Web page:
Programs for disadvantaged face brunt of massive reductions

Leanne Cave

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Students with disabilities and those with low incomes may be hurt the most by reductions in programs and services.

Two specially funded programs, Disabled Students Programs & Services and Extended Opportunity Programs & Services, are expected to be cut by 43 percent if the governor’s proposed budget passes, according to Tim Bohan, director of supportive services.

“We recognize that these cuts will have a great impact on the services that students with disabilities are entitled to,” he said.

“The cuts will affect the enrollment of low income and students with disabilities because they will limit the access to programs and services for these students.”

Dane Geer, a blind computer technology student who works at BC, said he got the job was because of the federal work study program.

Even low income students who receive assistance from the state will be hurt, according to Manuel Gonzales of EOP&S.

“There will be educational disadvantages, especially for first-generation college students,” Gonzales said. “It’s ridiculous. Especially cutting funds for people with disabilities at the High Tech Center.”

EOP&S assists low income students with financial aid, counseling, tutoring and books.

Bohan and Gonzales said all students may feel the brunt of cuts.

Teachers already are discussing this in some classes.

“They’re talking about a bunch of cuts,” said Alan Poggio, a computer program major. “They want us to write letters so our voices will be heard. ‘Cause if we don’t say something about it, it won’t get said and nothing will get done.”

Poggio said some teachers fear summer school may be affected.

And students are also concerned about the $13 per unit increase, which is expected to take effect in the fall if the governor’s proposed budget passes.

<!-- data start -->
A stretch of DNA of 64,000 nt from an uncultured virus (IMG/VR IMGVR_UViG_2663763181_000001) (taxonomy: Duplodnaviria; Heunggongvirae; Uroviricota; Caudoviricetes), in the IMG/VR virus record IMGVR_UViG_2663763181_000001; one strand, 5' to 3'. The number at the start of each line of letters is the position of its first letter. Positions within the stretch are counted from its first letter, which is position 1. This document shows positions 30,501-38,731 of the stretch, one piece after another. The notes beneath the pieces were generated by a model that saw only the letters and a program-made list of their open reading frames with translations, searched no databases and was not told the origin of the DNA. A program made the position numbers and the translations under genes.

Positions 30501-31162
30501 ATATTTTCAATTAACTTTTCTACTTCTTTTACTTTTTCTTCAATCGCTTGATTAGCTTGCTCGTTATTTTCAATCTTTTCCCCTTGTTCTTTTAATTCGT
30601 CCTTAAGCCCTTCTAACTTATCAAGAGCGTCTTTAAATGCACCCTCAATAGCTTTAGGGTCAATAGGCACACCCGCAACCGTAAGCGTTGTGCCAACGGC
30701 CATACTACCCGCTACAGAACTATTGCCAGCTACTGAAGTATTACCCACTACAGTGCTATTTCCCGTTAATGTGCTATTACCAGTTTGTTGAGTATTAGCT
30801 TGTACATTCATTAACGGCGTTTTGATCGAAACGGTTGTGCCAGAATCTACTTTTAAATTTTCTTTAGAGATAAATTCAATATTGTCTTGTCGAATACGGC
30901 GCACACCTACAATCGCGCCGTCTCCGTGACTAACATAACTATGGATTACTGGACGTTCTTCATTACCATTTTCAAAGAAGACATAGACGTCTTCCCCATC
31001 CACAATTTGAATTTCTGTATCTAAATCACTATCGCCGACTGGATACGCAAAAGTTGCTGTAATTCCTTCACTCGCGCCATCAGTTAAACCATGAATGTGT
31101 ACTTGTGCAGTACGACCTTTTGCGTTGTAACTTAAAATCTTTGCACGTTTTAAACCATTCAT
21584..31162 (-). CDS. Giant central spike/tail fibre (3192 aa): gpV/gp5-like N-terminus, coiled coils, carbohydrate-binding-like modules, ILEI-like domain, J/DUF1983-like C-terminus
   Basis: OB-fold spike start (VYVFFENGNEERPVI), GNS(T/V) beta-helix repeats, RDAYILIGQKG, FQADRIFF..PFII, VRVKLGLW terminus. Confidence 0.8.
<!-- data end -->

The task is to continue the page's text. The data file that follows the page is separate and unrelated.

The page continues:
“I heard about it, it sucks!” said Amy Shackelford, a liberal studies major. “I don’t want to pay money that doesn’t help us here at Bakersfield College,” she said, explaining that unlike fee increases at the UCs and CSUs, the fees will go back to the state.

“This is a community college where everyone has a chance. I don’t see that happening with these cuts.”

Athletes also are concerned about the potential cutbacks in programs.

“We wouldn’t have anything,” said Diana Adame, a political science major and cross country runner.

“We would probably have to buy our own equipment and our reputation might suffer. People would stop coming to BC because it would be hard for students to make it, especially those that receive scholarships.”

Bohan said that community college administrators are encouraging students as well as faculty statewide to write the Legislature and let officials know that these cuts are going to have a great impact on students at the community college level.

If enough public pressure occurs, legislators may amend budget proposals to reduce the amount of cuts community colleges must make.

“Our chances? Your guess is as good as mine,” Bohan said.

— Sports Editor Victor Garcia and staff photographer Anissa Candelaria contributed to this story.

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